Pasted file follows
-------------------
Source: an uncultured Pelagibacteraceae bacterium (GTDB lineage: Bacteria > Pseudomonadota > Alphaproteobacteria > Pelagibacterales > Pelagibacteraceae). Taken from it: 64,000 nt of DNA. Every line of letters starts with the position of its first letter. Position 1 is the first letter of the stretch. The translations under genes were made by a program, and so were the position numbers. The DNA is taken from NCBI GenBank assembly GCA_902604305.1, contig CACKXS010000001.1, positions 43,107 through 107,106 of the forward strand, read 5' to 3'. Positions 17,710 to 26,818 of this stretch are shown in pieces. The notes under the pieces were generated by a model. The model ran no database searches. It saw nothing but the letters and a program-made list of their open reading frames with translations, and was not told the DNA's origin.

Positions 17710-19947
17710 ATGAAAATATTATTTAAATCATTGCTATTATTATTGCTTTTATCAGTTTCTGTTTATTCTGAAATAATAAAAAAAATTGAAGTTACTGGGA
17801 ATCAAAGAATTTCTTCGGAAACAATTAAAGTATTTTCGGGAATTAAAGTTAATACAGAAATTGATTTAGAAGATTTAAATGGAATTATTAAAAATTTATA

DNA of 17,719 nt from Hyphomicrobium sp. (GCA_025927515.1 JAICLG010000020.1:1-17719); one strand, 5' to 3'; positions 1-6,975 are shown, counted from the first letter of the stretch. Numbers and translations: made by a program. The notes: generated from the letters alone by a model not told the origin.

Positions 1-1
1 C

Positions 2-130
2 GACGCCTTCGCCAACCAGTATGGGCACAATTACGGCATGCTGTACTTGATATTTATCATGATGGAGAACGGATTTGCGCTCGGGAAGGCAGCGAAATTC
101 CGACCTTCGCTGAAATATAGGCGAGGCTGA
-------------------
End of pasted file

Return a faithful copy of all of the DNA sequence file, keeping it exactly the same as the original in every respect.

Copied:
Source: an uncultured Pelagibacteraceae bacterium (GTDB lineage: Bacteria > Pseudomonadota > Alphaproteobacteria > Pelagibacterales > Pelagibacteraceae). Taken from it: 64,000 nt of DNA. Every line of letters starts with the position of its first letter. Position 1 is the first letter of the stretch. The translations under genes were made by a program, and so were the position numbers. The DNA is taken from NCBI GenBank assembly GCA_902604305.1, contig CACKXS010000001.1, positions 43,107 through 107,106 of the forward strand, read 5' to 3'. Positions 17,710 to 26,818 of this stretch are shown in pieces. The notes under the pieces were generated by a model. The model ran no database searches. It saw nothing but the letters and a program-made list of their open reading frames with translations, and was not told the DNA's origin.

Positions 17710-19947
17710 ATGAAAATATTATTTAAATCATTGCTATTATTATTGCTTTTATCAGTTTCTGTTTATTCTGAAATAATAAAAAAAATTGAAGTTACTGGGA
17801 ATCAAAGAATTTCTTCGGAAACAATTAAAGTATTTTCGGGAATTAAAGTTAATACAGAAATTGATTTAGAAGATTTAAATGGAATTATTAAAAATTTATA

DNA of 17,719 nt from Hyphomicrobium sp. (GCA_025927515.1 JAICLG010000020.1:1-17719); one strand, 5' to 3'; positions 1-6,975 are shown, counted from the first letter of the stretch. Numbers and translations: made by a program. The notes: generated from the letters alone by a model not told the origin.

Positions 1-1
1 C

Positions 2-130
2 GACGCCTTCGCCAACCAGTATGGGCACAATTACGGCATGCTGTACTTGATATTTATCATGATGGAGAACGGATTTGCGCTCGGGAAGGCAGCGAAATTC
101 CGACCTTCGCTGAAATATAGGCGAGGCTGA